POLITICAL geography examines how the nature of politics in specific geographies is influenced by local socio-economic factors. Applying this lens to Pakistan’s immense and varied geography yields interesting insights into the factors influencing its politics.
It helps in analysing why parties with certain types of political bases dominate certain regions, eg, PML-N in Punjab, PPP in rural Sindh, and MQM in metropolitan Sindh. Analysts lament the stranglehold of ‘feudals’ over politics. However, ‘feudals’ or large land-owners today dominate politics in certain regions only and have been replaced by a wide range of other players elsewhere, including industrialists, traders, middlemen, and urban mafias.
Punjab, the biggest and most prosperous province, was once dominated by large landowners. The landlord-dominated Unionist Party won the 1937 elections there. Muslim League’s win in the 1946 elections was also owed to their migration into its folds. But while even today the PML dominates Punjab politics, its current leadership bears little resemblance to its 1940s Punjab leadership.
Today, PML-N is led by large industrialists. Even its second tier is no longer dominated by landlords but traders, middlemen and other market elements. This enormous change in leadership reflects Punjab’s huge economic changes. From being largely agricultural, its economy has today diversified to include large components of industry and services sectors. These dominate agriculture even if its value-added may still be larger today.
All actors practise patronage politics.
This economic change is transmitted into politics. Landlords have been sidelined politically, and industrialists rule. Even in the rural areas, especially in northern Punjab, it is not agricultural producers but middlemen who dominate economically and hence politically. While southern Punjab is still agricultural and ‘feudal’, so immense is the influence of northern industrialists that they now dominate southern Punjab politics.
Sindh is the second most prosperous province and has experienced huge industrialisation since 1947. However, Sindh politics is dramatically different than Punjab given its ethnic divide. Its industrialised urban regions are dominated by Mohajirs while its rural areas are inhabited by Sindhis. The lesson of global history is that industry dominates agriculture economically and this economic dominance soon translates into political dominance too, as in Punjab.
However, this has not happened in Sindh due to the ethnic divide. Mohajir urban politicians representing its industrial economy are unable to dominate rural politics in Sindh. Overall, Sindh continues to be ruled by rural elements even though its industrial base is as strong as Punjab’s. Rural Sindh’s politics comes closest to the caricature of ‘feudal-dominated’ politics though in-depth analysis may reveal that players from smaller towns also have a major role in rural Sindh politics today.
Karachi is Pakistan’s most industrialised, globalised and prosperous city and to the extent that economics affects politics, one would expect its politics to be more advanced in terms of reflecting issues-based, merit-oriented political patterns. But Karachi’s politics is nothing of the sort and is dominated by lower-middle-class urban mafias. Thus, the most astonishing aspect of Pakistani political geography is that even the politics of its most modern and economically advanced region is so backward.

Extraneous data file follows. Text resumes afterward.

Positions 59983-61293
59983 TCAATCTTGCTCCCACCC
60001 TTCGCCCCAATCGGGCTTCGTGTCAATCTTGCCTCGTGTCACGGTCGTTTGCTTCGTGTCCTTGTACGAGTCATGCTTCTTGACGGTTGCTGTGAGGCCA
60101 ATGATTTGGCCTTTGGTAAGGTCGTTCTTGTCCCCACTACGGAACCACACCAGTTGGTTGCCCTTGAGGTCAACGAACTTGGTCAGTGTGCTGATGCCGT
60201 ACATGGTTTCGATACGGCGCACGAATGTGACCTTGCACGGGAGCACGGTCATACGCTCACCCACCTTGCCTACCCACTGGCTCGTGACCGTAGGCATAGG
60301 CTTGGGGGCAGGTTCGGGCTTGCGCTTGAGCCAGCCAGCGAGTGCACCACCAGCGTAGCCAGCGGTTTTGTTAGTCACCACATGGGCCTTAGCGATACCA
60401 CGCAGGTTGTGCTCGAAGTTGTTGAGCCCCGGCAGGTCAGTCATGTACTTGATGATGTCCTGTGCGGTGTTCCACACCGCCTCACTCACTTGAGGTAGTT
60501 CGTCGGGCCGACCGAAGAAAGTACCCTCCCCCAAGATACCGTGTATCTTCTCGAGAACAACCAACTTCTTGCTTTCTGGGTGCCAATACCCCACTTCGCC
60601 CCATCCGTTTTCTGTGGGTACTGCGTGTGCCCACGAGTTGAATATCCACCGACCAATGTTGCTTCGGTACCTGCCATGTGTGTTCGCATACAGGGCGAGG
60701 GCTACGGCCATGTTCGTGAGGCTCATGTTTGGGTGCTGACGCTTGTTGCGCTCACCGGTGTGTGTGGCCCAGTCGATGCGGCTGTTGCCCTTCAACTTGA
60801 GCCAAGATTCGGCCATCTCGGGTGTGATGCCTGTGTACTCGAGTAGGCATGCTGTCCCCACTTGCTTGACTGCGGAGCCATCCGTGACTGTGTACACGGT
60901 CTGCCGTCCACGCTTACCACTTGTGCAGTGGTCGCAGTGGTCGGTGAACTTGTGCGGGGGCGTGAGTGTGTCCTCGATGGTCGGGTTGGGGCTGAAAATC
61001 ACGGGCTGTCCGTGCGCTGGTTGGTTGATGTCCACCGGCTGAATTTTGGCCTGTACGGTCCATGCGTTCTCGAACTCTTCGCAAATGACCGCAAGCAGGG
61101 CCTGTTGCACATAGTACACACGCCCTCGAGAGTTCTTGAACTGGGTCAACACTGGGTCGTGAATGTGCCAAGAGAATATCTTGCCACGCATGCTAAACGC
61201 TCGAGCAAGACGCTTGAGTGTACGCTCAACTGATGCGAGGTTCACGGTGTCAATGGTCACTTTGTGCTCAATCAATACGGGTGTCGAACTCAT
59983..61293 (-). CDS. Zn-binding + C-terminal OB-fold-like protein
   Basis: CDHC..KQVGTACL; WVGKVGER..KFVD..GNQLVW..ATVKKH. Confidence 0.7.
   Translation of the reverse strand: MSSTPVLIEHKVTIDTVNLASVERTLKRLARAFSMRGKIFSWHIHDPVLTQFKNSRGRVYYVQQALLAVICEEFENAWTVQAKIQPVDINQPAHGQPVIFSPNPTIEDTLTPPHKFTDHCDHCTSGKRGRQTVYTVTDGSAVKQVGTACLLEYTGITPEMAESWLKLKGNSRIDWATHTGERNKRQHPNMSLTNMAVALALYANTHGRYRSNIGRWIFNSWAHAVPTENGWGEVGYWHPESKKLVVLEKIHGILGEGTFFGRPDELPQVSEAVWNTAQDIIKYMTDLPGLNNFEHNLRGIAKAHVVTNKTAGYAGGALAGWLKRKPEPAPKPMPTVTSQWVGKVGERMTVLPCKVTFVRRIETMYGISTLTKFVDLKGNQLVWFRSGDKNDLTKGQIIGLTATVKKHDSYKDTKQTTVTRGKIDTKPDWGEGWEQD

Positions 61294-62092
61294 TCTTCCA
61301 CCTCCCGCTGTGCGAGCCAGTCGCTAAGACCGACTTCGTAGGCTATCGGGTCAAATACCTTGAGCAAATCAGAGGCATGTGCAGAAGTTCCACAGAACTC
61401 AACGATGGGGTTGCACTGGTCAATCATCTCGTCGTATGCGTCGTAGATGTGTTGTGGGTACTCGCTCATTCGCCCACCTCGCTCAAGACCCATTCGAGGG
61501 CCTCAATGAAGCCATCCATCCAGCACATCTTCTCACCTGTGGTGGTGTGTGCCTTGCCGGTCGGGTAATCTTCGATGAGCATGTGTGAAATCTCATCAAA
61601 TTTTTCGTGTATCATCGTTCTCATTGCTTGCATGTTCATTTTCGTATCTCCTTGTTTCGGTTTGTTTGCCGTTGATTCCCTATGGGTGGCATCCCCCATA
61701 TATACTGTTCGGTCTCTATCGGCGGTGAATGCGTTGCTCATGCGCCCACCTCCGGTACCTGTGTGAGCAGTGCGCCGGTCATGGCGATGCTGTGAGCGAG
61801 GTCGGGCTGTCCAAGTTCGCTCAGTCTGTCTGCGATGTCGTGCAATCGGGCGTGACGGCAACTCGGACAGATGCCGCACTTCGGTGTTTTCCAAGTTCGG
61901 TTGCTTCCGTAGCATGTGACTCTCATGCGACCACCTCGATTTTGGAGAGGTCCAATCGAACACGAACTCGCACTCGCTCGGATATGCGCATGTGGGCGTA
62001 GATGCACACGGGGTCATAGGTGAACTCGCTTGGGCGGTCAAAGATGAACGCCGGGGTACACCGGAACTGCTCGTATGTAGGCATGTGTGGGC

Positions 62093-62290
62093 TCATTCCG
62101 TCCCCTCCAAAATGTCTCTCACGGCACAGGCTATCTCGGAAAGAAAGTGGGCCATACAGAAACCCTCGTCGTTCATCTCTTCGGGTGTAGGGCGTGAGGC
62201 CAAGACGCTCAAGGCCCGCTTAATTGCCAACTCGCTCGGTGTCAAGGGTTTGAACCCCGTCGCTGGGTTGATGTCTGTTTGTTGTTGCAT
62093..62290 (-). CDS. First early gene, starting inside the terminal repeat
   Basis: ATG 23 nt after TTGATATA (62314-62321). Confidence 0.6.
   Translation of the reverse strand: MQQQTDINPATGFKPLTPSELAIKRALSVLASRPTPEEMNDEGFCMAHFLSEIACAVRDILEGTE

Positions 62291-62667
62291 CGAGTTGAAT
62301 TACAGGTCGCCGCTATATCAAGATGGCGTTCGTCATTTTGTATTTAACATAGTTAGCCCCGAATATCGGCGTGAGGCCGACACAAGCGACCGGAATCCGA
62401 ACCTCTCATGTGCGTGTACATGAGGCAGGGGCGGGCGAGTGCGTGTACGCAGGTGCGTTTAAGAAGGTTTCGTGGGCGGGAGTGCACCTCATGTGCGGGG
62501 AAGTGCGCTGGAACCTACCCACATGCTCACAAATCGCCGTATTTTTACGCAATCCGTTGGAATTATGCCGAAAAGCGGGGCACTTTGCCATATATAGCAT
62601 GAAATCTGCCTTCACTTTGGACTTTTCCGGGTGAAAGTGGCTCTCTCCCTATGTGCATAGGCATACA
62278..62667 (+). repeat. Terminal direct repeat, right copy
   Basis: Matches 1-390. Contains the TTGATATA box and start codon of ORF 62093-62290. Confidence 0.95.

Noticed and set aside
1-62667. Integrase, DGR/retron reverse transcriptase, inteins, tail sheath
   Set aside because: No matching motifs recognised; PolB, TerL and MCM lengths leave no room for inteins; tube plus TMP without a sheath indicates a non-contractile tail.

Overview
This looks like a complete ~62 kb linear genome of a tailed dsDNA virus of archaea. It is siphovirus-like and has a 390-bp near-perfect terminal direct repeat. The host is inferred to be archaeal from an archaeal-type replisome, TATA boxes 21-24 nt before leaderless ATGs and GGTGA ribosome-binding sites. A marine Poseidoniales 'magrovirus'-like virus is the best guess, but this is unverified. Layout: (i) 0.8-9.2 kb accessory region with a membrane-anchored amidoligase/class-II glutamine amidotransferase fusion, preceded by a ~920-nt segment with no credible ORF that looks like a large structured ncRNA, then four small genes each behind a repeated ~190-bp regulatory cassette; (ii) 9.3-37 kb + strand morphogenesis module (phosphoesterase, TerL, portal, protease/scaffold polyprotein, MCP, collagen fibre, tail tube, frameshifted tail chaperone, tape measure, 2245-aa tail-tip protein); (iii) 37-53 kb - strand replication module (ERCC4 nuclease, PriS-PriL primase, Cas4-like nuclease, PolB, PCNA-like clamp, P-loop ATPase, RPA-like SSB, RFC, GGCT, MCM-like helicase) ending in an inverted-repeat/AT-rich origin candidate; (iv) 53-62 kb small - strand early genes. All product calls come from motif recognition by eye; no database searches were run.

KP and Balochistan’s politics is less settled, for the ruling parties there change frequently. More mountainous KP’s rural landscape is different than that of plains-dominated Punjab and Sindh. KP lacks the large landholdings and consequently the large landlords that Sindh and southern Punjab have. Its politics is dominated by a more varied set of players, including smaller landowners, urban professionals, clerics and middlemen. Central Balochistan’s politics is dominated mainly by tribal leaders while that of northern and coastal Balochistan, like KP, is dominated by a more varied set of players including mid-sized farmers, urban professionals and clerics.
Thus, Pakistani politics reflects different patterns in different regions, with very different types of actors dominating. But the common thread is that all actors, including landlords, industrialists, clerics and middle-class people, practise patronage politics. This reflects the fact that by the standards of advanced global economies, even Punjab and Karachi’s economy is backward, producing low-end goods. Elites in such economies do not need much merit or high skills and consequently patronage rather than merit-based politics dominates there.
So strong is the influence of patronage politics that leftist politicians have abandoned Marxism and right-wing politicians’ Islamic ideology to gravitate towards patronage-dominated centrist politics. Until Pakistan’s economy graduates to a more advanced status, its politics will not change rapidly. This should serve to dampen the false hopes of those who forever seek short cuts to good governance.
The writer heads INSPIRING Pakistan, a progressive policy unit.
Published in Dawn, August 16th, 2016